With the ram 250 rotated so that its rack teeth 254 face downward toward the pawls 280 and 330, the user pulls the trigger 270, to clockwise rotate the trigger and cause the drive pawl 280 to advance the ram into the open end (the rear or FIG. 8 leftward end) of the cartridge 12 and bring the ram disk 252 into contact with the secondary piston 400. More particularly, the diameter of the secondary piston recess 402 exceeds the outside diameter of the ram disk 252, so the ram disk 252 seats within the secondary piston recess 402. The flat top (front) surface 405 of the secondary piston 400 bears against the inner annular flange 144 at the bottom of the primary piston 140, such that the forward advancing ram 250 acts through the ram disk 252, the thickness of the central portion of the secondary piston 400 and the primary piston 140 to forcibly drive cement 14 to the forward end of the cartridge 12, through the tip 15 and into the surgical site here exemplified by the open ended femur 16.
It will be noted that the holes 413 in the central portion of the secondary piston 400 are within the radial confines of the inner annular flange 144 of the primary piston 140 and that the ram disk 252 covers such holes 413. Thus, any bone cement 14 that may leak around the exterior of the primary piston, as the ram 250 forces bone cement 14 through the tip 15 into the femur 16, is effectively trapped between the primary piston 140 and secondary piston 400, in the annular space radially outside the inner annular flange 144 of the primary piston. Such leaked bone cement 14 cannot pass radially inward between the inner annular flange 144 of the primary piston and the surface 405 of the secondary piston because of the forcible axial abutment therebetween, as the secondary piston 400 is pressed forward (rightward in FIG. 8) against the inner annular flange 144 of the primary piston 140.
Thus, any leakage of bone cement 14 rearward past the outer periphery of the primary piston 140 would tend to occur during a high pressurization of the bone cement 14 in turn caused by high forward force of the ram 250 on the primary piston 140. However, the same condition maximizes the forward pressure of the secondary piston against the free rear end of the inner annular flange 144 of the primary piston 140 and thereby effectively prevents bone cement 14 leakage radially inward into contact with the central portion of the secondary piston 400.
Indeed, normally the amount of bone cement 14 that may leak rerwardly past the periphery of the primary piston 140 and into contact with the outer portion of the secondary piston 400, radially outboard of the inner annular flange 144 of the primary piston 140, would not come close to filling the annular space radially outboard of the primary piston annular flange 144. Accordingly, that annular space is at substantially atmospheric pressure despite application of much higher pressures to the bone cement 14 by the primary piston 140 as forwardly driven by the advancing ram 250. Accordingly, there is essentially no air pressure drop radially across the annular flange 144, and thus no tendency for bone cement 14 to be pressed radially inward between the primary piston and annular flange 144 and secondary piston 400.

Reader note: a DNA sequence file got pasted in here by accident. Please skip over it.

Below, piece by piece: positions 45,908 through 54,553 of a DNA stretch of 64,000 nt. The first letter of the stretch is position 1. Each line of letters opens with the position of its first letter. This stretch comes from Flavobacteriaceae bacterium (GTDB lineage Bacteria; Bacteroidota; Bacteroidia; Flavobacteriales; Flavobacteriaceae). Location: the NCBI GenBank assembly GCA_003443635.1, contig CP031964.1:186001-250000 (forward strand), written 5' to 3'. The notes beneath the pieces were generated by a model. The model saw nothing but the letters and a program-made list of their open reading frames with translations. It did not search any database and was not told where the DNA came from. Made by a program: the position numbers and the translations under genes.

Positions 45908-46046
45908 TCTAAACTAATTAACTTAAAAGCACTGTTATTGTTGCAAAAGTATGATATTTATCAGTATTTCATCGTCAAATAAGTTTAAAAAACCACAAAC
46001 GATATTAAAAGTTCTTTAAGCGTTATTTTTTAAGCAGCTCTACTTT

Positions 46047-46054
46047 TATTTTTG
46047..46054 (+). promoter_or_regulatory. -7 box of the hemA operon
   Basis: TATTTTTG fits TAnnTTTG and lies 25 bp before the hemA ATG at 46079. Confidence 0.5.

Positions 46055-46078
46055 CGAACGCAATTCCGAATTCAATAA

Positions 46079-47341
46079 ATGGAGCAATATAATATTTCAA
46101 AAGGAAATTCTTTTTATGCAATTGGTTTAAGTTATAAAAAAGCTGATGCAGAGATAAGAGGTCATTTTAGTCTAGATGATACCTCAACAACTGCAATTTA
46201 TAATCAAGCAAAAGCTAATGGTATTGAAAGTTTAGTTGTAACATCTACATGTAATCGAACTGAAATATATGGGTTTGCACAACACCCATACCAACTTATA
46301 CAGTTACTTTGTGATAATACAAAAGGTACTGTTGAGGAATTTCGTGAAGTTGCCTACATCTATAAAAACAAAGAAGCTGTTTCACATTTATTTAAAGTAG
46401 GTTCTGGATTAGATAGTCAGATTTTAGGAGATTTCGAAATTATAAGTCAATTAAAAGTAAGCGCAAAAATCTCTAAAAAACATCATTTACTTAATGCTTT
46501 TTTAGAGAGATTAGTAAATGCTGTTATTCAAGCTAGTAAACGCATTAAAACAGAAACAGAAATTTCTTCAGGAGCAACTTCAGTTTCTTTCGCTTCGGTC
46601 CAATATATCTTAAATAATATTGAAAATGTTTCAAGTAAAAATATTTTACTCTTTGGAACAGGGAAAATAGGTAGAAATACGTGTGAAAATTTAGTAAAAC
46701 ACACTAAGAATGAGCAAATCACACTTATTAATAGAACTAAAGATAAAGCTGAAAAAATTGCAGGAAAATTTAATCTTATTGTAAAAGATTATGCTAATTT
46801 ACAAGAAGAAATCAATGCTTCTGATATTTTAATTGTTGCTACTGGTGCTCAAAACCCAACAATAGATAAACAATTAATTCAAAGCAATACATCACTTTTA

Thus, despite the presence of the vacuum vent holes 413 in the central portion of the secondary piston 400, any bone cement 14 escaping rearwardly past the periphery of the primary piston 140 cannot reach the vacuum holes 413 and hence cannot reach the face of the ram disk 252.
Further, the seal ring 410 surrounding the secondary piston 400 positively prevents the escape bone cement 14 from passing rearwardly beyond the periphery of the secondary piston 400. The secondary piston 400 is diametrally sized such that its seal ring 410 maintains an effective seal against the interior of the peripheral wall of the cartridge 12 along the entire length of the cartridge 12, despite abnormal variations in interior cartridge diameter (due for example to normal manufacturing tolerances in molding of the peripheral wall of the cartridge 12 and possible small internal taper of the cartridge peripheral wall for mold release purposes). Thus, the secondary piston 400 and its annular seal ring 410 are sized to maintain sealing contact, with at least some radial crush of the resilient seal ring 410, throughout the length of movement of the secondary piston 400 along the length of the cartridge 12, during forcible unloading of bone cement 14 from the cartridge 12 to the surgical site 16.
The ability of the secondary piston to isolate leaked bone cement 14 from the ram disk 252, ram 250, and remainder of the gun 211 eliminates any possibility of cement contamination of the gun 211 and need to clean the gun after use with a given cement cartridge, even if the primary piston 140 thereof suffers rearward leakage of bone cement 14 past the periphery thereof.
The contact of the seal ring 410 with the interior surface of the cartridge peripheral wall provides some frictional resistance to forward movement of the secondary piston 400 along the length of cartridge 12. However, that axial frictional resistance force is negligible compared to the forward force applied by the ram 250 to the secondary piston 400 and primary piston 140 to force bone cement 14 from the cartridge 12 through the tip 15 and into the cavity of the femur 16.